The media has gone wild over a false report that Intel and TSMC are slowing down 3nm. It is all about sensationalism and getting clicks no matter what damage is done to the hardworking semiconductor people, companies and industry as a whole. And like lemmings jumping off a cliff, other less reputable media outlets perpetuated this false report with zero regard for the truth.
By the way, lemmings only jump off cliffs when they become overpopulated and migrations end badly. So maybe that is what has happened here, media outlets have become over populated.
For the record:
“CC Wei: Next, let me talk about the tool delivery update. As a major player in the global semiconductor supply chain, TSMC work closely with all our tool supplier to plan our CapEx and capacity in advance. However, like many other industries, our suppliers have been facing greater challenges in their supply chains, which are extending toward delivery lead times for both advanced and mature nodes. As a result, we expect some of our CAPEX ($4B of $44B) this year to be pushed out into 2023.”
And an update on N3:
“CC Wei: Now let me talk about the N3 and N3E status. Our N3 is on track for volume production in second half of this year with good yield. We expect revenue contribution starting first half of 2023, with a smooth ramp in 2023, driven by both HPC and smartphone applications. N3E will further extend our N3 family with enhanced performance, power and yield. N3E will offer complete platform support for both smartphone and HPC applications. We observed a high level of customer engagement at N3E, and volume production is scheduled for around 1 year after N3. Our 3-nanometer technology will be the most advanced semiconductor technology in both PPA and transistor technology when it is introduced. Thus, we are confident that our N3 family will be another large and long-lasting node for TSMC.”
Yes, Intel had a challenging quarter and it will be a difficult year but my sources say that Meteor Lake, the first disaggregated chip with an Intel 4 CPU, TSMC N3 GPU, and a TSMC N5 base die and SoC is on track. Saphire Rapids I do not know. Since this involves stitching multiple Intel CPU tiles together there could be challenges but this seems to be a design/integration issue versus a process yield problem.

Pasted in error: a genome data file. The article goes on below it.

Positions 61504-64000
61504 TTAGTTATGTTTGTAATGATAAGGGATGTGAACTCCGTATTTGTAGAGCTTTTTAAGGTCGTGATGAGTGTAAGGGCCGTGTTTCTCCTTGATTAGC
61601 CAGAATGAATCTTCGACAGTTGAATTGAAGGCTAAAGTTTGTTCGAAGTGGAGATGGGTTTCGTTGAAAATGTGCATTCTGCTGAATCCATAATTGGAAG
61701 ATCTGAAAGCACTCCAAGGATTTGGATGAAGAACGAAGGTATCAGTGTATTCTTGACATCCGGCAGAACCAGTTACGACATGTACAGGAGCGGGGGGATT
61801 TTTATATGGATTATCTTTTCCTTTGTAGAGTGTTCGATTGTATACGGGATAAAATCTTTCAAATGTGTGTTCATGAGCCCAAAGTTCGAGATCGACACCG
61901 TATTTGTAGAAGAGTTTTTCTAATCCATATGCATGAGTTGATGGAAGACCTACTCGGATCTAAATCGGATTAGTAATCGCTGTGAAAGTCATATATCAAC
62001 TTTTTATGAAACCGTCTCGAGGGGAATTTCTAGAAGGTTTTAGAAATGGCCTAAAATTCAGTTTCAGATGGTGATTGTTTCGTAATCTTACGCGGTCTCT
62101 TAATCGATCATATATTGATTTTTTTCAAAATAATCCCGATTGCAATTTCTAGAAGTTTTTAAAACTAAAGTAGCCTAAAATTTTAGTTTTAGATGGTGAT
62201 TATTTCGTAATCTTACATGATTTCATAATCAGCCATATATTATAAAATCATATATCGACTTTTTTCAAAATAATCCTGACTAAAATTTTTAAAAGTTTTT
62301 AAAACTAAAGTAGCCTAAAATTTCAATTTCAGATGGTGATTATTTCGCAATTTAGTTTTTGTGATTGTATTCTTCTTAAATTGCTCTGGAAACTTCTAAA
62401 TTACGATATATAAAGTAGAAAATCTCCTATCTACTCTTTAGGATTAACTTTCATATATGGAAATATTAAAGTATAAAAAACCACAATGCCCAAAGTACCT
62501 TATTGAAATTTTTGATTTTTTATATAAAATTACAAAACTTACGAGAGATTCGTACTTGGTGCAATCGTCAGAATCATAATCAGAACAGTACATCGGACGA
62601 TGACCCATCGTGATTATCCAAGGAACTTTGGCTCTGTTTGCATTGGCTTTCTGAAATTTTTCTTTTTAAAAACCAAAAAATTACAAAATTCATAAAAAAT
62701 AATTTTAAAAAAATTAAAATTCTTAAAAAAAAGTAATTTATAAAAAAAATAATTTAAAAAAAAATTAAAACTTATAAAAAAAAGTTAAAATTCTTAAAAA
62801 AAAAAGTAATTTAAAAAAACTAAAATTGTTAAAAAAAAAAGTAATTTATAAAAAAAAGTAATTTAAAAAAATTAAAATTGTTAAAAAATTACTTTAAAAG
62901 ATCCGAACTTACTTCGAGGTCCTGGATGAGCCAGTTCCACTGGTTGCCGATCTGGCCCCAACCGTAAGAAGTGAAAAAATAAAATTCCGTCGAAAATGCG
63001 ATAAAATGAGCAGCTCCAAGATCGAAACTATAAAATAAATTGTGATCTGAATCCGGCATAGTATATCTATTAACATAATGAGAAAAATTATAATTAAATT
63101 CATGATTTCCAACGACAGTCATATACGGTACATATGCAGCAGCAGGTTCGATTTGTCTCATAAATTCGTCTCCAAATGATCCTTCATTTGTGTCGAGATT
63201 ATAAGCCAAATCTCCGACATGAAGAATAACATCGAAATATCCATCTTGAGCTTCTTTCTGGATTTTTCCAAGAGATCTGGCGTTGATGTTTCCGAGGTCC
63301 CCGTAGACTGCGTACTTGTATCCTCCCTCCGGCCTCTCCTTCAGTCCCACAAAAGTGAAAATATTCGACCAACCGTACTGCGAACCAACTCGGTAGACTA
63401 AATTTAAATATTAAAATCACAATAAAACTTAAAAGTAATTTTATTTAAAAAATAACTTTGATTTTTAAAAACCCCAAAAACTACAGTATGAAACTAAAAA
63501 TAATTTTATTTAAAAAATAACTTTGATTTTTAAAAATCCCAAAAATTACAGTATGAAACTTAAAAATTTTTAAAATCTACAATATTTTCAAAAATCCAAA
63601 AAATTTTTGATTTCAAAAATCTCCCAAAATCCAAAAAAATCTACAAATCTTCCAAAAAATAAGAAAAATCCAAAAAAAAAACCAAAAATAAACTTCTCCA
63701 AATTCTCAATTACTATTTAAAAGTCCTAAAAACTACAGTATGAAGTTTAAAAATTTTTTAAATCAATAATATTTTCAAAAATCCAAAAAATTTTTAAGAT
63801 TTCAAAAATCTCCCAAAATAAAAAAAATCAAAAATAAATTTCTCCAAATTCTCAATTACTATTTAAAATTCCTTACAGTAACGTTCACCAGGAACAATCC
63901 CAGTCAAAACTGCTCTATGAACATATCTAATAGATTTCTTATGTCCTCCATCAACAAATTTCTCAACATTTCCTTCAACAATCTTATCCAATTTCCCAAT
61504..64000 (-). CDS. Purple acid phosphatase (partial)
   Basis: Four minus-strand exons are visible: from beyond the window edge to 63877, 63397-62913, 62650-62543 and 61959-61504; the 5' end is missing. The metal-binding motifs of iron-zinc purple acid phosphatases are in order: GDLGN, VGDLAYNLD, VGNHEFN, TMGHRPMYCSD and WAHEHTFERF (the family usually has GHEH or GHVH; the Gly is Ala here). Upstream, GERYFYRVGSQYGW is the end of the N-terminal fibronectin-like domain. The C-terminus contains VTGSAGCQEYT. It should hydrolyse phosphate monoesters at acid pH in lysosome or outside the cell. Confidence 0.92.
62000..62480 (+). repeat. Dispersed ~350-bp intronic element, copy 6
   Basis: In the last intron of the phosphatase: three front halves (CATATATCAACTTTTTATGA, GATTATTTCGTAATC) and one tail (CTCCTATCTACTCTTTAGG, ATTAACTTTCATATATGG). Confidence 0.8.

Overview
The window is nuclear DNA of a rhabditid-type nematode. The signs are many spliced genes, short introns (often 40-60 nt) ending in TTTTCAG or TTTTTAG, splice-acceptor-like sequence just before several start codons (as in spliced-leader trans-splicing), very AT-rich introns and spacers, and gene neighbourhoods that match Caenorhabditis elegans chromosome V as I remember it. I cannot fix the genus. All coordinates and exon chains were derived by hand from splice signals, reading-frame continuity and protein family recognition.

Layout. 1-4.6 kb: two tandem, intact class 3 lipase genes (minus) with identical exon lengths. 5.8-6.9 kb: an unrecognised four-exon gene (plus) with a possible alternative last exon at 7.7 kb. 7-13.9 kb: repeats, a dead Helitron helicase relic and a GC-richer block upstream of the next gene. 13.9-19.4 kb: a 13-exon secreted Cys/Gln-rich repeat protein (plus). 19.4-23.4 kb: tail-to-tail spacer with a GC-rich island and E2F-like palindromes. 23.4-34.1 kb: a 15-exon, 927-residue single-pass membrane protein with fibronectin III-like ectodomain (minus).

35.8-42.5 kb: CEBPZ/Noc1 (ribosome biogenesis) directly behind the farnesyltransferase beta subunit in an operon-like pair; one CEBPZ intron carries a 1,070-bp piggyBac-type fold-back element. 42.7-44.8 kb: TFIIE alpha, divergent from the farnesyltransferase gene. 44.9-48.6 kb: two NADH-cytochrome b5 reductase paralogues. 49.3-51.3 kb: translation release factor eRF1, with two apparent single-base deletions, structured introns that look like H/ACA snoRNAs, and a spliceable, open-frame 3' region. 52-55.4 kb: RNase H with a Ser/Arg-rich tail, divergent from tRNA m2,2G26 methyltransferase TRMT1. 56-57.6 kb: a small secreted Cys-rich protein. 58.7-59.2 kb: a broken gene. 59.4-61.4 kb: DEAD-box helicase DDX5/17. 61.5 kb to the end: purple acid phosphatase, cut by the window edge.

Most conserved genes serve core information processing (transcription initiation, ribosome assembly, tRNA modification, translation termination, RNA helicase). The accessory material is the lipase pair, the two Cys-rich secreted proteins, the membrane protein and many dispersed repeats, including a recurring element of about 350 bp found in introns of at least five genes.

Pat Gelsinger has fixed the Intel process issues by changing the methodology to match what TSMC does, half nodes versus full nodes for advanced yield learning. As a result, I have complete confidence in Intel 4 and 3 moving forward as planned, absolutely.
Pat Gelsinger: For example, regaining our leadership begins with Moore’s Law and the capacity to deliver it at scale. Over the last 18 months, we’ve taken the right steps to establish a strong footing for our TD roadmap. We are well into the ramp of Intel 7, now shipping in excess of 35 million units. Intel 4 is ready for volume production in second half of this year and Intel 3, 20A and 18A are all at or ahead of schedule.
Pat also reorganized Intel design groups and decentralized them for increased autonomy. This will take time to see the results but I can assure you it was the correct thing to do.
I know having chicken little in the semiconductor hen house is fun to watch but it really is getting old. Check your sources and if they have zero semiconductor experience I would take it for what it is worth, entertainment.
And for those of you who want to know what really caused the automotive chip shortage:
“In the past two years they call me and behave like my best friend,” he told a laughing crowd of TSMC partners and customers in Silicon Valley recently. One automaker called to urgently request 25 wafers, said Wei, who is used to fielding orders for 25,000 wafers. “No wonder you cannot get the support.” CC Wei, TSMC Technical Symposium 2022.